Twin Cities readers may be interested to learn about an unusual case that raises ethical questions about profiting from another person's misfortune and has many wondering whether a practice touted as offering a benefit to terminally ill patients may in fact be a case of financial exploitation of vulnerable adults. Federal prosecutors have charged an estate planning attorney with counts including conspiracy and mail and wire fraud stemming from his use of financial instruments that would generate profit upon the death of the owner.
The attorney allegedly placed ads in a religiously affiliated newspaper offering cash payments to people diagnosed with terminal health conditions. He presented the offer as an opportunity to receive cash assistance with medical bills and other end-of-life expenses, but the pending criminal charges paint a picture of undue influence rather than philanthropy.
The attorney allegedly approached patients nearing the end of their lives and offered cash payments between $2,000 and $3,000 to those who would sign paperwork. The paperwork signed by the patients opened accounts in their names in financial instruments including variable annuities and death-put bonds. Both types of instruments provided profitable returns to the holder of the instruments.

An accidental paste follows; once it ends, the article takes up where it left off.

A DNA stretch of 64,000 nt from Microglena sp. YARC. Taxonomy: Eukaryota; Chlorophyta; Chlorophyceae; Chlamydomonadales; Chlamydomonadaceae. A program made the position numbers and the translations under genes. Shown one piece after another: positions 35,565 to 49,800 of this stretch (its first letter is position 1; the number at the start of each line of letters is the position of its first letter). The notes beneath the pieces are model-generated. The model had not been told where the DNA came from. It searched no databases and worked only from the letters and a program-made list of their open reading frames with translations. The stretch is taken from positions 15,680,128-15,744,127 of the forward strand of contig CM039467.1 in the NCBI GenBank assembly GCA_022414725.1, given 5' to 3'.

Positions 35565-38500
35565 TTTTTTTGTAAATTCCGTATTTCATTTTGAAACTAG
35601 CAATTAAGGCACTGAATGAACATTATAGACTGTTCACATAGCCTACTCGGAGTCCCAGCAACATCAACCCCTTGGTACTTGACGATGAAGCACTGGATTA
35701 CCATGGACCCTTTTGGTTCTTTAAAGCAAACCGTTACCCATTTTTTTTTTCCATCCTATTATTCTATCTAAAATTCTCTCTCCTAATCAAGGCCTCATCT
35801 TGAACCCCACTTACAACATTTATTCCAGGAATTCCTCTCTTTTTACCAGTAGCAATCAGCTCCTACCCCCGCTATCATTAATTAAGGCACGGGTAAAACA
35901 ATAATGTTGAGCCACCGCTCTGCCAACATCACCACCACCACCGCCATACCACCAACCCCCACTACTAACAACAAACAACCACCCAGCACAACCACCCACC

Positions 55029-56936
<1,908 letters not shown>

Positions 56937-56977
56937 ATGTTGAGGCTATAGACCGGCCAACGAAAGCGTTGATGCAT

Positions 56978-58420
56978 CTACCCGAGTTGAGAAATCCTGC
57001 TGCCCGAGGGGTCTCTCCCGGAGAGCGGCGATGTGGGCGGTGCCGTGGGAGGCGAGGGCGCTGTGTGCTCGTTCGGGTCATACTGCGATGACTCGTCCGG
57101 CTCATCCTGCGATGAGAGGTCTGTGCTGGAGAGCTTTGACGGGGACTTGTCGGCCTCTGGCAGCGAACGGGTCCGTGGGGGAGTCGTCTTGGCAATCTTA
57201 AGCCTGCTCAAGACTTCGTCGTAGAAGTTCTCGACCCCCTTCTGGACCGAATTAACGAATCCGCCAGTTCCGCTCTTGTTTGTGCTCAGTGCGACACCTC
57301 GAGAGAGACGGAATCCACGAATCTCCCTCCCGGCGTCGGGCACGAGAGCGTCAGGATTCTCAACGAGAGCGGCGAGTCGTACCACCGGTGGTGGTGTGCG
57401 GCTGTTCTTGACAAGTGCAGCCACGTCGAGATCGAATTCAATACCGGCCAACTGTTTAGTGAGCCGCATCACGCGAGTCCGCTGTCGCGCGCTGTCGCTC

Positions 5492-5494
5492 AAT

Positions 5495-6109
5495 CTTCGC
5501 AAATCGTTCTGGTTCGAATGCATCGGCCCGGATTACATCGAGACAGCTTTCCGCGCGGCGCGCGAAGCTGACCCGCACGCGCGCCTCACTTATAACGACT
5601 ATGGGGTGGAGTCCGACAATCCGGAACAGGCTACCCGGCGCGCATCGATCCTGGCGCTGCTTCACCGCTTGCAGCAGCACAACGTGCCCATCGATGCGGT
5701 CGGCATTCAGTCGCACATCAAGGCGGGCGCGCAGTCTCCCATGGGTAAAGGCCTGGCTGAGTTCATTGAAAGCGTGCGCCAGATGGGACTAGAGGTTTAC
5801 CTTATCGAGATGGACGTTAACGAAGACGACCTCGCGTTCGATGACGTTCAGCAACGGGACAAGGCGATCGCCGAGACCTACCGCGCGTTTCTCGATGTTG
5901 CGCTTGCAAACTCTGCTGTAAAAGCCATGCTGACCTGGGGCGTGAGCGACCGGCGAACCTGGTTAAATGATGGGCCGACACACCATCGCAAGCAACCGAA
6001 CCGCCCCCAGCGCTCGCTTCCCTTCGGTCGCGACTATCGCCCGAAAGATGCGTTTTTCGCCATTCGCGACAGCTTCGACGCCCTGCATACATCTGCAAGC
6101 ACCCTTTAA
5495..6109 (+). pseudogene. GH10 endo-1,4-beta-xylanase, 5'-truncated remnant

Although no specific law prohibits making a profit from another person's death, prosecutors allege that the attorney never explained to the patients that they were signing documents that would generate profit for somebody else when they died. Prosecutors also claim that the attorney and his associate misrepresented patients' investment experience and, in some cases, forged peoples' names on account documents.
One patient testified that he understood the offer as a gift that involved nothing more than signing his name to documents. Although the patient received $3,000 cash, he testified that he did not knowingly agree to have accounts opened in his name and did not even recognize some of the documents bearing his signature. What may have seemed like a gift at the time now apparently looks to the patient, and to federal prosecutors, like a callous act of fraud.
Source: Turnto10.com, "Trial opens for philanthropist accused of defrauding ill," Michelle R. Smith, Nov. 13, 2012